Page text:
Herpes Zoster aka Shingles: what it is and why you should get a Shingles Vaccine to prevent it

Herpes Zoster aka Shingles: what it is and why you should get a Shingles Vaccine to prevent it

It’s in the middle of the night and you wake up to a burning sensation at your side.  It’s itching and causing you so much turmoil.  You look down and see a rash spreading on your side.  What’s causing you pain is something referred to as herpes zoster.  Most of us know this as shingles though.

Herpes zoster is a viral infection that has a painful and itchy rash associated with it.   It’s usually associated with people on the side of the person’s body, but herpes zoster can also occur anywhere on the body.  Herpes zoster is caused by varicella-zoster virus.  This may sound familiar because this is the same virus that causes the chickenpox virus.   Once a person has chicken pox the virus stays inactive in their system.   It lays dormant in the central nervous system near your brain.  Most time it remains inactive, but when it does spring up it creates herpes zoster.  Thankfully, herpes zoster isn’t life threatening, but it IS very painful.

How Do I Get Herpes

To make sure that you get the best treatment it’s important that you know the signs and symptoms of herpes zoster.  If any of these spring up it’s important to go to your primary care physician immediately.  Herpes zoster is contagious!

  • painful, burning, itching, or numbness on your skin
  • a red rash that shows up in the area of the painful and burning sensations
  • skin that is sensitive to the touch
  • Blisters that are fluid filled, break open, then will crust over
  • ITCHING

In rare cases some individuals may have:

  • headache
  • light sensitivity
  • fever
  • fatigue

All these symptoms are really important to keep an eye out for.  The first symptom that occurs with herpes zoster is usually pain.  The location of the pain usually determines the amount of intensity you will feel.   And since some herpes zoster outbreaks can occur without a rash, people mistake the pain for kidney issues and other common pains in the body.  If a rash does occur, you will most likely see stripes along the body where the rash is forming.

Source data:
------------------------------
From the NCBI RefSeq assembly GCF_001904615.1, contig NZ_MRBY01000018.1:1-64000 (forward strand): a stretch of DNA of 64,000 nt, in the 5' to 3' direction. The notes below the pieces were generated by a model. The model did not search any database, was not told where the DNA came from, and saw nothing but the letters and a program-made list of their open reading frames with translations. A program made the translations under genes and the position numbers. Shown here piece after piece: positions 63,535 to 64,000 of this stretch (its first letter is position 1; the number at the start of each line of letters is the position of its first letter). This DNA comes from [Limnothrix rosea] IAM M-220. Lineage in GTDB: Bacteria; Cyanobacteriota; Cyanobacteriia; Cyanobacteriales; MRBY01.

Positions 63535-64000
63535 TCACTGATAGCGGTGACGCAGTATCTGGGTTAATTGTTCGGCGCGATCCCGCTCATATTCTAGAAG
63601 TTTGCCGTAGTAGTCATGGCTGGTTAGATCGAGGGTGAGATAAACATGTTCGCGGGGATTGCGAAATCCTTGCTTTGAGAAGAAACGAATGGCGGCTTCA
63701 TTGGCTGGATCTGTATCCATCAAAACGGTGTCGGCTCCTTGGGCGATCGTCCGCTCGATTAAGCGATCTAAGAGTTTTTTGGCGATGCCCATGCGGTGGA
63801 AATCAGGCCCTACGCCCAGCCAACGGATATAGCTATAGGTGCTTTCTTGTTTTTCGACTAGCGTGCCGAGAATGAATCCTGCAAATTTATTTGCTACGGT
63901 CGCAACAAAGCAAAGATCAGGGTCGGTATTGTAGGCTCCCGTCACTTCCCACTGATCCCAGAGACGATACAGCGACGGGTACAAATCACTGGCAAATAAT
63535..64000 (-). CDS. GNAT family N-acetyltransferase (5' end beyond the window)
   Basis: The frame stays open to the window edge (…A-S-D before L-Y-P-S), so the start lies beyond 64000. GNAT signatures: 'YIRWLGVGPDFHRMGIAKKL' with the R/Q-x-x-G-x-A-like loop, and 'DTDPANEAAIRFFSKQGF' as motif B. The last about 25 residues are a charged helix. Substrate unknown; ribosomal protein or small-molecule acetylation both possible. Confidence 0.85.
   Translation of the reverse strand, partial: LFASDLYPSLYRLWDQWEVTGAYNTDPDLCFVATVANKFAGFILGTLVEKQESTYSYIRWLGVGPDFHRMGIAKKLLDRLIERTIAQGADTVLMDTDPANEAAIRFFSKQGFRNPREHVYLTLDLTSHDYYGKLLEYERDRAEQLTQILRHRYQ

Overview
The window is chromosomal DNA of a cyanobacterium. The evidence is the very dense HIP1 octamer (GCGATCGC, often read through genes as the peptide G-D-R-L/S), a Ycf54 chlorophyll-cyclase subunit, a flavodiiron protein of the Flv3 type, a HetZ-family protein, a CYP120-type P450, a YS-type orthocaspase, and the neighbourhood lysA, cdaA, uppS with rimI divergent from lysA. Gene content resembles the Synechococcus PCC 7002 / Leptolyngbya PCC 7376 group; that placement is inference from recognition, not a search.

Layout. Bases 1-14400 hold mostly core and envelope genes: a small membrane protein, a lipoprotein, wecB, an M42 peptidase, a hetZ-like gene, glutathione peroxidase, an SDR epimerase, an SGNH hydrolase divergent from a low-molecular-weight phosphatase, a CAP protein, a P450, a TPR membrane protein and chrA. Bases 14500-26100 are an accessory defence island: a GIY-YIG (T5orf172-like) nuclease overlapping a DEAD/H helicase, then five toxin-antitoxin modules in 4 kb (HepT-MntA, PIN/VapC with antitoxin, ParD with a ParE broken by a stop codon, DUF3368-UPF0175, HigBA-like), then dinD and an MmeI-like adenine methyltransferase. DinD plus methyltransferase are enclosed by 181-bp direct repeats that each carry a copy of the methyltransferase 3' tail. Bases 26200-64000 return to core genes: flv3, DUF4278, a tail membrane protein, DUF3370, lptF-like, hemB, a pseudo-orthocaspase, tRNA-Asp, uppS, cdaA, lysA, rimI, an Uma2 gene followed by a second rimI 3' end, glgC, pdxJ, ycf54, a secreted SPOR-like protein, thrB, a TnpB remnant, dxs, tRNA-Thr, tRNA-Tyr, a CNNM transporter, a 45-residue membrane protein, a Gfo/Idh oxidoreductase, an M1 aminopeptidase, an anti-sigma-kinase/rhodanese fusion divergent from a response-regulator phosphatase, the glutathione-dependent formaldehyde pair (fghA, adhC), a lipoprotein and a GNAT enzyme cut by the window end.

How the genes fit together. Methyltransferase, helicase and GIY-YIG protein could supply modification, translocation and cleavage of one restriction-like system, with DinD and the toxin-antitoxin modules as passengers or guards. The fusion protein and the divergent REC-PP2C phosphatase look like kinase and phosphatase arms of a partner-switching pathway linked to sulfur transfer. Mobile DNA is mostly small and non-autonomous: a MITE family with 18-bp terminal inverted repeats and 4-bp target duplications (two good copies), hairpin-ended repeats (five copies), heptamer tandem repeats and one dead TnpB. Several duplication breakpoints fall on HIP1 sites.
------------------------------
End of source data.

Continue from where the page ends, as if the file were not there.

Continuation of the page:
You should contact your primary care physician immediately if you suspect herpes zoster is forming.  It’s always better to be safe than sorry.  You should especially contact your primary care physician if any of the following is a concern:

  • If a rash occurs and it’s VERY widespread and VERY painful!
  • Complications with herpes zoster increases with age, so if you’re over the age of 60 seeing your primary care physician is important.
  • You have a weaken immune system. Since herpes zoster is contagious if someone in your family has a weak immune system seek medical attention
  • If you have pain and rash near the eye.  Herpes zoster can lead the permanent eye damage if not treated

As stated earlier, herpes zoster is caused by the inactive chicken pox virus becoming active again.  Health professionals aren’t sure why some people get herpes zoster and others don’t.  Since herpes zoster seems to occur more in older individuals, some health professionals believe the virus becomes active again when the the immune system is weaker.

Since it is contagious to those who haven’t had the chicken pox, it’s important to stay away from people.  Newborns are especially at risk of being infected if you are around them.

Usually herpes zoster is harmless, but at times there may be complications that can arise from having it.  Some things to be aware of are:

  • Vision loss if herpes foster occurs around the eye area.
  • Depending on what nerves are infected by the virus, there could be some neurological problems.
  • If herpes zoster isn’t treated swiftly and accurately then skin infections can occur where the rash was.
  • Although rare, the most common complication from herpes zoster is postherpetic neuralgia. This is where pain still occurs in the rash area even after herpes zoster is cleared up

To help prevent herpes zoster from occurring, the Australian health officials strongly urge everyone to get the vaccine.   Thanks to the National Immunization Program (NIP) some individuals can get the vaccine for free if they qualify.   It’s very important to get the vaccine if you are over the age of 50. As stated earlier the older you are the weaker your immune system is so seeking the immunization is very important.

Peter Williams

About the author

Peter Williams administrator

Medical practitioner from Sydney, NSW.

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